If the majority of new businesses become circular over time, they will contribute to breaking the take-make-waste cycle and accelerate the transition towards a regenerative economy.
For this to happen, incubators and accelerators – the prominent supporters of small & growing businesses – need to integrate circularity training and circular design principles in their services. And this shift needs to happen across the globe.
Impact Hub, as a global, locally-embedded network spanning 60 countries, is a great platform to explore how this could work in various local and regional contexts.
More than 80% of a product’s environmental impact is determined at the design stage. – Ellen MacArthur Foundation.
We rolled up our sleeves and got amazed
Our long-term partners, the DOEN and MAVA Foundations, saw the potential of this approach and decided to support this explorative initiative. Impact Hubs in 12 countries (Rwanda, Tanzania, Senegal, Zimbabwe, Nigeria, Greece, Spain, Turkey, Croatia, China and Colombia) joined as first movers. We also invited other business development service providers to the journey to learn if our approach works outside the Impact Hub network and took three key steps:
1. First, Impact Hubs explored the current state of circularity in their country. For example, we found out that Rwanda has a Circular Economy strategy and puts environment and climate action at the heart of all the country’s policies and plans. While Tanzania and Zimbabwe do not have such circularity strategies, although the concept itself has been in practice for centuries. This initial mapping also allowed us to focus on the most relevant industries and value chains such as agriculture & food, plastic packaging, and waste management.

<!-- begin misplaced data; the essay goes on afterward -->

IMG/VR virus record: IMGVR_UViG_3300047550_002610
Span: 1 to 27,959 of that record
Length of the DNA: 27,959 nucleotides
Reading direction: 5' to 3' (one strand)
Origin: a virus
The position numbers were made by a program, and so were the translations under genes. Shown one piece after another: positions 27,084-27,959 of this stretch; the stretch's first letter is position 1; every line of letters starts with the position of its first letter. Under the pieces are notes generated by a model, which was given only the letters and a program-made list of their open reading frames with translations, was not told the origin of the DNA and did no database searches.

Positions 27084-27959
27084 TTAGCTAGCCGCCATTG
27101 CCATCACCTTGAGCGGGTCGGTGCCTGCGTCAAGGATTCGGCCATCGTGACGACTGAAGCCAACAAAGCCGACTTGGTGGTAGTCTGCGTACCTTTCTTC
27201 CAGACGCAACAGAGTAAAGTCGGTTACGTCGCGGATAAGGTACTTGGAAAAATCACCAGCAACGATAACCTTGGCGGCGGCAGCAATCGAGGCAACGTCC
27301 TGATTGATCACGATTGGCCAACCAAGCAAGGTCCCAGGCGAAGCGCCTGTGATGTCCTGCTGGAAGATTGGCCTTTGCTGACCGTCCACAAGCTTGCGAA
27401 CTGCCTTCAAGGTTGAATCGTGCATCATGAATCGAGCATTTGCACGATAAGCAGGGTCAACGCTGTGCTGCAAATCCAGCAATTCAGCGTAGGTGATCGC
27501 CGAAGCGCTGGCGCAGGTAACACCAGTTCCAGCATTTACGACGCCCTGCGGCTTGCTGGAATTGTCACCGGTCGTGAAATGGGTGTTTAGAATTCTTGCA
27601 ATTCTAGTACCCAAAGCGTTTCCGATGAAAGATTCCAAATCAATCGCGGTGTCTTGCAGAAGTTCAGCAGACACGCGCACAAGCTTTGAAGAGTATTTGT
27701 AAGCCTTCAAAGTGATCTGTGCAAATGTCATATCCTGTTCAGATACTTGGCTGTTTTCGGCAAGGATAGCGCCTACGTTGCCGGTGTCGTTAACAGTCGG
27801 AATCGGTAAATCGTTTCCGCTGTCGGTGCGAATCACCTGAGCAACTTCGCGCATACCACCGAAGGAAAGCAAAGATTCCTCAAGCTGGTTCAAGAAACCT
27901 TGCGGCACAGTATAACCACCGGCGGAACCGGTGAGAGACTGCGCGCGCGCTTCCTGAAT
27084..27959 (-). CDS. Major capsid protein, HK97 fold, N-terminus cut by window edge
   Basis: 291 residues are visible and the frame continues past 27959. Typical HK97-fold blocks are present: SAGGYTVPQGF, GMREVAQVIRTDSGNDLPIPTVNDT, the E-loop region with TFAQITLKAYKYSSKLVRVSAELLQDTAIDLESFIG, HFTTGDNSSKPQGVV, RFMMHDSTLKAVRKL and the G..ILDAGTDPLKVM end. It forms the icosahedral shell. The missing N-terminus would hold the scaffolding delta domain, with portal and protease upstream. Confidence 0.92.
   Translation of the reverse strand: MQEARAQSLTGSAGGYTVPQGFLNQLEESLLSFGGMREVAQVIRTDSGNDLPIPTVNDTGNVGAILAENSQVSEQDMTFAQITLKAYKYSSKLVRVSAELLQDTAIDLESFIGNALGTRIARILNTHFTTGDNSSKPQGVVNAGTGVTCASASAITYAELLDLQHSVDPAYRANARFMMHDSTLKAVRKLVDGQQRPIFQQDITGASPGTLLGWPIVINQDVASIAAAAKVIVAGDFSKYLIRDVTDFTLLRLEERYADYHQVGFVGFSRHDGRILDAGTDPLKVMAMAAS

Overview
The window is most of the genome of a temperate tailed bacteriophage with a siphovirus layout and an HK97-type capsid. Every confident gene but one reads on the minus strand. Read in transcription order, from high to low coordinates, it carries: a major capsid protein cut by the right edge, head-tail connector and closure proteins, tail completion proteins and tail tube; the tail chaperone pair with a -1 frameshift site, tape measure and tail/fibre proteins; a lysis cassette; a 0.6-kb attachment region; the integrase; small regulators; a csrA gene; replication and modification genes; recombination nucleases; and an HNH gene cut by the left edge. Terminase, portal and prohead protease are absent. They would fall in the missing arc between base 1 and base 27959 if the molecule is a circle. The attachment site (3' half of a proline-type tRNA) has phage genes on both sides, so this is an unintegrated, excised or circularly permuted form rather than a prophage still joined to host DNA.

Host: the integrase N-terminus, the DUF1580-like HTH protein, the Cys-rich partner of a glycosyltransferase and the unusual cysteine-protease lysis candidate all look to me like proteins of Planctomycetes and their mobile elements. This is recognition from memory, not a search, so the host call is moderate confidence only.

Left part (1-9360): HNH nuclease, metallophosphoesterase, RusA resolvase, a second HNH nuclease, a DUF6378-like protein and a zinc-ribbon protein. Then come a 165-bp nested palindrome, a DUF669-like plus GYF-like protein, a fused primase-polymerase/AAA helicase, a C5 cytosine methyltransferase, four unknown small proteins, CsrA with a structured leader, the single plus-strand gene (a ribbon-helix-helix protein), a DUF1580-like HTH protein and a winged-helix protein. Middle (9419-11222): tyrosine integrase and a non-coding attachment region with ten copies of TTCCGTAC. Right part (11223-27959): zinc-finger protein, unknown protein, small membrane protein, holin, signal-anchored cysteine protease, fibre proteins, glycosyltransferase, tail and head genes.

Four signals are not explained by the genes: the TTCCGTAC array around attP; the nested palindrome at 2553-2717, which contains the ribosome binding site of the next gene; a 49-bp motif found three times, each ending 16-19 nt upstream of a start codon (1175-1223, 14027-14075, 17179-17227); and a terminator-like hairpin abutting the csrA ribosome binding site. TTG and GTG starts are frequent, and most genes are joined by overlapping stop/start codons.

2. Training the Impact Hub staff on basic circularity concepts, such as the Butterfly Diagram and the Disrupt Framework, and how those can be integrated into enterprise support services and programs. A practical toolkit and various online training modules were co-created with a number of Impact Hubs and partners who have been promoting circularity for many years.
3. At last, the work really began: integrating circularity in the local programs, finding local experts to support and working with ventures ready to jump in. And this is happening right now!
Starting with 80 ventures in 12 programs
Each of our pilot programs focuses on different industries based on the local context. From health to waste management, agriculture to education, or technology to transport and manufacturing. By the end of April 2022, 80 ventures will go through the programs, becoming more sustainable and developing or adjusting their products and business models to become circular. This is just a pilot – imagine taking this to the next level with thousands of enterprises going through this transition.
Integrating circularity into 200+ programs in the coming years
Right now, it looks promising that increased education and support to integrate circular design principles will lead to more and more small & growing businesses becoming circular.
While we will measure the results and see how many ventures integrated the concept successfully, we are already thinking about scaling this approach. We hope to do it in the Impact Hub network, which runs 240+ incubators and accelerators across 60 countries.
Equally important is making the training and toolkit accessible to other incubators and accelerators across the world. The transition happens when the majority of business development service providers integrate circularity and support small and growing businesses to make the transition.
We are ready to see a shift towards circularity and a regenerative economy. Are you?